[ntp:questions] how to have offset < 1ms

Richard B. Gilbert rgilbert88 at comcast.net
Wed Apr 14 23:14:21 UTC 2010

nemo_outis wrote:
> Rick Jones <rick.jones2 at hp.com> wrote in news:hq59ef$1p1$1
> @usenet01.boi.hp.com:
>> nemo_outis <abc at xyz.com> wrote:
>>> However, it would be irresponsible for Unruh and others here not to
>>> point out that a much better timekeeping solution is readily
>>> available - a solution which is technically easy to implement.
>> Slapping a GPS onto a system on land in a "radio transparant"
>> structure may indeed be technically easy, but is the *solution* here
>> easy?  How many decks down is this client?  How far below decks will
>> the GPS signal penetrate?  How many water-tight bulkheads must be
>> traversed to get from the antena to the client?  Is there any free
>> space in the existing through-holes the network traverses? Will any of
>> the other things traversing the through holes along with the network
>> cable(s) interfere with the single traversing the antenna cable to be
>> added? Presumably we cannot trust the network here, which means
>> getting GPS signals to the client.
>> rick jones
>> One wonders if that might relate to some of the network problems -
>> interference with the network cables - so checking link-layer stats on
>> the client, the switch etc would be goodness.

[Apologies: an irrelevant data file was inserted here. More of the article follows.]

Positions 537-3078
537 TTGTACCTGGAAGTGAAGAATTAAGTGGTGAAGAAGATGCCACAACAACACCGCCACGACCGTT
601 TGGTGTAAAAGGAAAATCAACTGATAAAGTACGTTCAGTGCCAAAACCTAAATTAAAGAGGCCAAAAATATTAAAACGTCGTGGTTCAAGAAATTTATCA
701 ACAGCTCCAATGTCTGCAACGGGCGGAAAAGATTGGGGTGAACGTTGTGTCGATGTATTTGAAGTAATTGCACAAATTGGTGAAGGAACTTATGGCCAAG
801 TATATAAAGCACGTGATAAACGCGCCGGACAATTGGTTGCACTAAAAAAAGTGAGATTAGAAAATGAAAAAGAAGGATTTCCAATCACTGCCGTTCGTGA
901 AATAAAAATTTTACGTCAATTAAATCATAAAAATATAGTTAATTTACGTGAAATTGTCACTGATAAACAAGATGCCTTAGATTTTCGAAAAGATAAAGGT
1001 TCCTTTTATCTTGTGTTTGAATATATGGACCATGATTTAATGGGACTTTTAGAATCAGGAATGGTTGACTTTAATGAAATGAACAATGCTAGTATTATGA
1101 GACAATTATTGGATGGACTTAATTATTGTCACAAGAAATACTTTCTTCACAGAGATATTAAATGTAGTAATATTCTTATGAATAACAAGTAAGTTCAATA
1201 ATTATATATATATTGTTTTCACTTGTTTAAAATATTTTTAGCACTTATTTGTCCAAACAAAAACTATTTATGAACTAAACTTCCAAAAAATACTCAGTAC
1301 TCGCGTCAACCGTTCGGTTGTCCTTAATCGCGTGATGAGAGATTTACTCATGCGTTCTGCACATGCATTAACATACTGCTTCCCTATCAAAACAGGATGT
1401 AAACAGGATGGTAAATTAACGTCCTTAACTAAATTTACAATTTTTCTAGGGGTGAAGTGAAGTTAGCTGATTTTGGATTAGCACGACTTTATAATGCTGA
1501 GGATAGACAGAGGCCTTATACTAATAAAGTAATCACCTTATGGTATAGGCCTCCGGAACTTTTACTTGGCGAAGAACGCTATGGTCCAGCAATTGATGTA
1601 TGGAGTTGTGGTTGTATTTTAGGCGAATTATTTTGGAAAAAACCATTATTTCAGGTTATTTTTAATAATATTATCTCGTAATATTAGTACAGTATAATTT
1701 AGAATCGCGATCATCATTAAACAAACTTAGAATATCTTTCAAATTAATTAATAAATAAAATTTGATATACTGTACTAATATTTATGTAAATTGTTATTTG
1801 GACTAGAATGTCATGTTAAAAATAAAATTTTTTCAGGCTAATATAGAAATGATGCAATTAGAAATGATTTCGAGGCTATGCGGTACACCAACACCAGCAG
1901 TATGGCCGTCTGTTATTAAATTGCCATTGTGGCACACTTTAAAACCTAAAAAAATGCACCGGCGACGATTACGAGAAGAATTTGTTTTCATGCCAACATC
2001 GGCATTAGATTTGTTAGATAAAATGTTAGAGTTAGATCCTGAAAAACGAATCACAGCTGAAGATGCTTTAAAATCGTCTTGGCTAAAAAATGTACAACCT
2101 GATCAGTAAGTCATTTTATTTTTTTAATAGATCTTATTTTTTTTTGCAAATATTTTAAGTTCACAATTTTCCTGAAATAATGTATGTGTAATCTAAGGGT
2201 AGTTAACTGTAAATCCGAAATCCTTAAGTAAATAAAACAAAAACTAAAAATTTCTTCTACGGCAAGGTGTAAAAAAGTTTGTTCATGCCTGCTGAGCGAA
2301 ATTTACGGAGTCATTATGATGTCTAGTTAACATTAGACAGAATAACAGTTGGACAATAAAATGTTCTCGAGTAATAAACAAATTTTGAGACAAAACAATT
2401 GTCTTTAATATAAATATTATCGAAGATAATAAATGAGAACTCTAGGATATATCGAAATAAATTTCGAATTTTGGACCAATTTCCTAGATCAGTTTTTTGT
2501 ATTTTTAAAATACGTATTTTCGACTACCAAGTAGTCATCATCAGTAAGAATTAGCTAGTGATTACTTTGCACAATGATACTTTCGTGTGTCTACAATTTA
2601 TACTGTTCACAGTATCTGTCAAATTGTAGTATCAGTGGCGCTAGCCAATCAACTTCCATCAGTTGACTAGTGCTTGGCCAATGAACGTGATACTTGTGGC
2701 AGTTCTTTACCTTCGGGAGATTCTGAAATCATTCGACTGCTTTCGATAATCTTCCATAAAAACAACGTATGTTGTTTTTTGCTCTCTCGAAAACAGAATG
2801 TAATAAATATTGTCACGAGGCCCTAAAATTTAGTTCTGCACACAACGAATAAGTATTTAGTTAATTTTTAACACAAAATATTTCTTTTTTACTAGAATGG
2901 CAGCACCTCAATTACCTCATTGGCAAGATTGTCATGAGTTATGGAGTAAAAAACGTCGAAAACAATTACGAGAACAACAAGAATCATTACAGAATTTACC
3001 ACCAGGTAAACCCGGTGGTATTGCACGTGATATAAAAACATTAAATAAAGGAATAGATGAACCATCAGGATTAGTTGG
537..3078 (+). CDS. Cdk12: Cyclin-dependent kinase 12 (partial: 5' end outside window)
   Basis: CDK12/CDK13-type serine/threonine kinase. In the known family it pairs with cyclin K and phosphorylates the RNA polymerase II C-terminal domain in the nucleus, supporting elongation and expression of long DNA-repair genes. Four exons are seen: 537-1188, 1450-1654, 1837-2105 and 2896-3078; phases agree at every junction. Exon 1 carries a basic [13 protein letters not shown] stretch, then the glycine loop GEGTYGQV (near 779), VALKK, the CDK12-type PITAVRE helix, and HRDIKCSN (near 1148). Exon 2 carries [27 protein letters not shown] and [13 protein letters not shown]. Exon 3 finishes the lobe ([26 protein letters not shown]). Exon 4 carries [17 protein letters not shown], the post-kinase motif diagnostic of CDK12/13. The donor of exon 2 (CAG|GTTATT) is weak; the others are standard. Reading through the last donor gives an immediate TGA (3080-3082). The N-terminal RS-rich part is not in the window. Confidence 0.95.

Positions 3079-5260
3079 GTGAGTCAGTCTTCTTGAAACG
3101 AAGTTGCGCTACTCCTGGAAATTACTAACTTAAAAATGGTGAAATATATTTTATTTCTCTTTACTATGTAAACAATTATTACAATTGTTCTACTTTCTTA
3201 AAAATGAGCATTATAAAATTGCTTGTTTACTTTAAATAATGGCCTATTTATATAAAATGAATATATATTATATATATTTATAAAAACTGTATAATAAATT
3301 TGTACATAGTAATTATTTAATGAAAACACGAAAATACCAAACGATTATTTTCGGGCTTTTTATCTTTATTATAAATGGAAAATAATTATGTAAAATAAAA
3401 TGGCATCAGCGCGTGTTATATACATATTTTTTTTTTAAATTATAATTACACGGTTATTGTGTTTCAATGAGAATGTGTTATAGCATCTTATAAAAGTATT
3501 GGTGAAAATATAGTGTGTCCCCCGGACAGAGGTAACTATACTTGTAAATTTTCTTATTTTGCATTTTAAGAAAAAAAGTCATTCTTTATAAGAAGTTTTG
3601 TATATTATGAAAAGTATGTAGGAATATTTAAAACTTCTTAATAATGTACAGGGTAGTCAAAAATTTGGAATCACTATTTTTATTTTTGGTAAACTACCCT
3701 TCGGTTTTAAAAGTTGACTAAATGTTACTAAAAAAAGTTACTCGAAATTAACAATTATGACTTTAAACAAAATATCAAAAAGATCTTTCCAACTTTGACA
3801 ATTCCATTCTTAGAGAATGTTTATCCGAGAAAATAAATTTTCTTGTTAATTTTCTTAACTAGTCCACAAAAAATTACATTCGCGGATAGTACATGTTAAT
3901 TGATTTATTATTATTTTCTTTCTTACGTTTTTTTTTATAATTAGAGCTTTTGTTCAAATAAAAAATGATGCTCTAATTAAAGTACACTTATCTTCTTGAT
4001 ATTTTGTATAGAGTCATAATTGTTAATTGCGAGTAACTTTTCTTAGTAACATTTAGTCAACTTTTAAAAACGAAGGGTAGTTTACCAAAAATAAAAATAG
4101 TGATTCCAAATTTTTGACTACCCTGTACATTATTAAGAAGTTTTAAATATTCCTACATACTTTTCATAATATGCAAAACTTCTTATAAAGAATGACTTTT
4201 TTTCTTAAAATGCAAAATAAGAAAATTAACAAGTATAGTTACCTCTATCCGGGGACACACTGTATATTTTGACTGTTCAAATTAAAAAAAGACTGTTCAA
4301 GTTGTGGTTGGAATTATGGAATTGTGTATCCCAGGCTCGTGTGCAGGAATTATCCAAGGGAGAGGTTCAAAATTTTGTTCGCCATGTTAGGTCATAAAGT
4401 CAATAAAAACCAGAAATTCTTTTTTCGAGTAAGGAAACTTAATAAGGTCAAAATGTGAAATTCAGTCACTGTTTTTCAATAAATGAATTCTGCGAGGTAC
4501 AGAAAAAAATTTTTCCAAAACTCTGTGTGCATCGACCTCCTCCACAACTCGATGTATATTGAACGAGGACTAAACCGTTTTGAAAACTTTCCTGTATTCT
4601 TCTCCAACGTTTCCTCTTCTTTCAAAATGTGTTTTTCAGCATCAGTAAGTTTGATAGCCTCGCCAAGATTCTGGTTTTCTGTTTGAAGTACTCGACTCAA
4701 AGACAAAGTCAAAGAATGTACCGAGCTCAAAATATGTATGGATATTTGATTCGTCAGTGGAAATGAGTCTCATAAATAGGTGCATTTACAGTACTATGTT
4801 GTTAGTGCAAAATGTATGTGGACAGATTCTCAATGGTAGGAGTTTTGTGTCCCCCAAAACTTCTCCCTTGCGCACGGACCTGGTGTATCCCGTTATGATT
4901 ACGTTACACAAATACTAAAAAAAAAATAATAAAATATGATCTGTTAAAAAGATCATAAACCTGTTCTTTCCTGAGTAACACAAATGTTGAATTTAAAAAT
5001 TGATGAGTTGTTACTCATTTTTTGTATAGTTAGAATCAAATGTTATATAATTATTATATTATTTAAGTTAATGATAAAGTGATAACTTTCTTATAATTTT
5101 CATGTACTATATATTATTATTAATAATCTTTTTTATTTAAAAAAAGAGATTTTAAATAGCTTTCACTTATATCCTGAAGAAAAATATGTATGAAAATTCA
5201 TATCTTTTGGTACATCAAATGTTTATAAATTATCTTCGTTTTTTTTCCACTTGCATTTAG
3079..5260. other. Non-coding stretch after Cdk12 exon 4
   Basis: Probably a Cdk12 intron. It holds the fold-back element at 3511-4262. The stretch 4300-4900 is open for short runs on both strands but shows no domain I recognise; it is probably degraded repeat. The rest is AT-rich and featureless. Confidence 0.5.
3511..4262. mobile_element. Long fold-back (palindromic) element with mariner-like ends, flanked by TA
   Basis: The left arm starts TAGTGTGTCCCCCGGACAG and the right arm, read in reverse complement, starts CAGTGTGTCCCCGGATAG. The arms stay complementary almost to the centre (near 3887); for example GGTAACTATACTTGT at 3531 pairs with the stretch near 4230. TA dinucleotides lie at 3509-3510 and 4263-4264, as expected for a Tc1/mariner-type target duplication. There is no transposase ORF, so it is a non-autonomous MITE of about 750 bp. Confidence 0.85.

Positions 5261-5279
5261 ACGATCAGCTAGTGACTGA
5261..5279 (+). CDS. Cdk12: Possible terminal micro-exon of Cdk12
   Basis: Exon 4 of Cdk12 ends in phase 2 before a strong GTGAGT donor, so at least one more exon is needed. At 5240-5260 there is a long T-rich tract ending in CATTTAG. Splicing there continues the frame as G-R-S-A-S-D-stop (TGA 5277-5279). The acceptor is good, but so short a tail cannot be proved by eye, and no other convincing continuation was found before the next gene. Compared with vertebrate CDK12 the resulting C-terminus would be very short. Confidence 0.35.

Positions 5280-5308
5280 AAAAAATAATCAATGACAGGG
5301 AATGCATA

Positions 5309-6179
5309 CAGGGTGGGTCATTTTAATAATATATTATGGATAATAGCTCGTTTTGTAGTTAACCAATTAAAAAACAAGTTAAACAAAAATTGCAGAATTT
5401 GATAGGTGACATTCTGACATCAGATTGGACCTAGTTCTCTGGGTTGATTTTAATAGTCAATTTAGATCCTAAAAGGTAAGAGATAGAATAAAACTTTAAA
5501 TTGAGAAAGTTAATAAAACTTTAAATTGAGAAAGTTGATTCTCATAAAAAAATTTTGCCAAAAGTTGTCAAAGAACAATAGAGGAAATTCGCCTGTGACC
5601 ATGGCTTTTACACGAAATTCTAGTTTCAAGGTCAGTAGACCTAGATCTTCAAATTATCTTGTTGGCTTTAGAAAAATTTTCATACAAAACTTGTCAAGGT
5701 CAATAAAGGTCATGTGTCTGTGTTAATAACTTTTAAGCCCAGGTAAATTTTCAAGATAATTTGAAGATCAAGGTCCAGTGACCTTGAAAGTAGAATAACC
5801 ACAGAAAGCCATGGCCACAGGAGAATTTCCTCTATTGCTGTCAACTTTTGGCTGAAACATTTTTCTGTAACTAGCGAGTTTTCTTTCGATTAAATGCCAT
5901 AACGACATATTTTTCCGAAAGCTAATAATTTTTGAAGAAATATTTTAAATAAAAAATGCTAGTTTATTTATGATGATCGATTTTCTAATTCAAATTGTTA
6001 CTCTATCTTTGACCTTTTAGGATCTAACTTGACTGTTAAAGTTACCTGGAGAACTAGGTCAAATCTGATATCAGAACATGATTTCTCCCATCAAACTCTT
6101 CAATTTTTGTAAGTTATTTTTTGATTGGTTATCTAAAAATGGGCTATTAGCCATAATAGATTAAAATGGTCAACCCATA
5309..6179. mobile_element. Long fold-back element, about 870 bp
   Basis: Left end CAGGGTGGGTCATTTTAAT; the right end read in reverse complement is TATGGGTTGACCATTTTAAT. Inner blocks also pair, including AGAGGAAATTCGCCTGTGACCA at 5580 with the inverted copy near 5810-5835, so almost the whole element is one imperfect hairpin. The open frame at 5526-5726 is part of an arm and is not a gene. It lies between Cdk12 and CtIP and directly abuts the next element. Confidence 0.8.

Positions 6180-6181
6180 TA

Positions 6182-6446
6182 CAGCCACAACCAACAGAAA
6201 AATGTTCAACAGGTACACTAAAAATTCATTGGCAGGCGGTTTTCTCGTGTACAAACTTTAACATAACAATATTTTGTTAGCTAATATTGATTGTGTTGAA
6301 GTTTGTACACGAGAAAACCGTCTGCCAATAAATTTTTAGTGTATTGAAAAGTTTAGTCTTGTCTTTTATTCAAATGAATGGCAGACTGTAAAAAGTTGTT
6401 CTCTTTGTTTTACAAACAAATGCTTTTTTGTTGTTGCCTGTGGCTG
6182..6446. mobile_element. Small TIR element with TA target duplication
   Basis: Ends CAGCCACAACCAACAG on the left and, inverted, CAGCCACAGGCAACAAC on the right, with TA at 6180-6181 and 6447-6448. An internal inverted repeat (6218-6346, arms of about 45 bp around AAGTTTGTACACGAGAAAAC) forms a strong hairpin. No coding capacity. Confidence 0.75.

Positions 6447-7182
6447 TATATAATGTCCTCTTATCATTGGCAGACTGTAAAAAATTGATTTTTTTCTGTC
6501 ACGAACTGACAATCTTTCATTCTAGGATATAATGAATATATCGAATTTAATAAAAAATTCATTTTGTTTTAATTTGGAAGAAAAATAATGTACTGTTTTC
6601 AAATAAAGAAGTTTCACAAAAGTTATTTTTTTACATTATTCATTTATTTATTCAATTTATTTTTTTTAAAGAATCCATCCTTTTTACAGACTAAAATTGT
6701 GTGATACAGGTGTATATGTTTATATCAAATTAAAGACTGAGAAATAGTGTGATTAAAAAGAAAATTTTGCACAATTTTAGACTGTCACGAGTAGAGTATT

> I'll turn aside from my original purpose, bashing Rob for his affected 
> ennui at Unruh's GPS suggestion, to consider your much more reasoned 
> points. But first a prefatory divagation :-)
> It is frequently the case that OPs (for a variety of reasons) misstate or 
> mispecify their problem or overconstrain its solution (either in terms of 
> what can or must be done or what can't or mustn't).  I submit that the 
> current OP is a classic case.
> In a nutshell: The OP has stated that he can't implement a GPS sensor 
> solution.  (His dismissal of this is a terse, "That's our policy. I can't 
> decide for that.")  On the other hand, there appears to be an emerging 
> consensus on this newgroup that network problems associated with variable 
> and irregular latency would vitiate any timekeeping solution (to the 1 ms 
> level) and that the network problems must be addressed first.
> Now I invite you to consider this: Given the lack of stroke of the OP 
> and/or the recalcitrance of the ship's management, what is the likelihood 
> that, having rejected something as simple as using a GPS receiver (which 
> is likely *already* available on any modern oceanographic ship) that they 
> would approve the OP's "dicking" with the network, a process which is far 
> more likely to be disruptive?  While anything is possible, the likelihood 
> is that a ship's management that won't let the OP use GPS won't let him 
> mess with the network (or install a substitute network).  And, if that is 
> the case, the OP is - to use a technical term - fucked.
> Now, turning to your points above, could there be technical problems with 
> implementing GPS?  Yep, just as you point out. 
> Well, no, not exactly as you point out.  For the (potential) problems you 
> point out (and we're both speculating here) have little to do with using 
> a GPS sensor, per se, but rather with cobbling up a *separate and 
> independent network* for transmission and propagation of the GPS signals 
> within/through the ship.  Once again we're back to network problems, not 
> GPS/timekeeping ones.
> Regards,

One possible solution is using radio controlled clocks.  I have a 
wristwatch that uses a radio signal to correct itself.  I also have a 
wall clock that does the same.  Both work very well.

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